I know this may sound fairly radical to some of you. All genders come in varying heights, shapes, sizes, variations, interests, colors, cultures, creeds, and decorations. Here in the States, we’re currently arguing these principles as we have also been arguing the feminist case for the last one hundred years or so. In my state the legal requirement to defining someone’s gender is by the composition of their hormone levels, coupled with the gender they prefer, and of course the birthing doctors calling us as they see us.

I think it’d be easier to pass well as the woman I am, considering the stereotypical ways the majority of America and the world keep dictating. I guess what I really wish is that people would start transitioning their gender identity definitions into more realistic ones. I also wish it didn’t matter so much. As for me, I’m just going to be me, A Dasia.

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Dasia ThePhoenix

I'm Dasia and I live in Midwestern America. I'm 43 and married to my nesting partner Joan. I am a pansexual trans woman and have been transitioning for four years. My pronouns are she/her/hers. I have ambitions to finish my Interior Design degree which I'll couple with other helpful construction and business related majors. I plan on returning to school Fall 2019. I'm an author for TGH and CDH and have been enjoying my membership to chat with others to find support and give it.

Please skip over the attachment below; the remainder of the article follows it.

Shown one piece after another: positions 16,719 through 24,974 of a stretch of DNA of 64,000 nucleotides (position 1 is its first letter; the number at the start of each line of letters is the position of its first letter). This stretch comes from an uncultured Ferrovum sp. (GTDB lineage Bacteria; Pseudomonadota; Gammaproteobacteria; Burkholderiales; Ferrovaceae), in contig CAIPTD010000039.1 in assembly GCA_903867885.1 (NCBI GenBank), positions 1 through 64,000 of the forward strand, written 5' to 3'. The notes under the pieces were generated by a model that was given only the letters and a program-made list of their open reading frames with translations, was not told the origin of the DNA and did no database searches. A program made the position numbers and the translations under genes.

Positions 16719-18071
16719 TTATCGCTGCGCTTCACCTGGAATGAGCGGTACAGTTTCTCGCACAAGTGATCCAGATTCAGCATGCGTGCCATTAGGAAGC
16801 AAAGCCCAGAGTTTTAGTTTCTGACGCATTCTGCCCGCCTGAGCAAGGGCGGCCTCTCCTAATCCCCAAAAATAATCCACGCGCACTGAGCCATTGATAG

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Dasia ThePhoenixLucinda HawknsDame Veronica GraunwolfAmelia walkerTallia Ronin Recent comment authors
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Olivia Faye Marie
Lady
Active Member

I think the flip side of what defines the difference between genders is how society tells us how we should be and act. in fact I think that’s a part of why we as TG/CD desire to act and look like women, since what we like and do has been and sometimes still is considered unmanly.

Amelia walker
Lady
Member

Hi Olivia! That is a very interesting point you make about acting like a woman and it could be a good subject for another thread. Maybe it’s my healthy ego but I don’t recall ever being concerned about my masculinity, without being overtly feminine I have been me. I collect cute soft toys, love musicals, soccer, and the ‘Wild West’ in movies and documentary, Kawali (romantic Japanese schoolgirl drama) anime.

*skippy1965(Cynthia)
Ambassador
Active Member

Dasia, what a great article! You echo the theme of my last media review article https://www.crossdresserheaven.com/be-who-you-are-not-who-the-world-thinks-you-should-be/

It is only ourselves who can define who we are and the world will adjust as it evolves.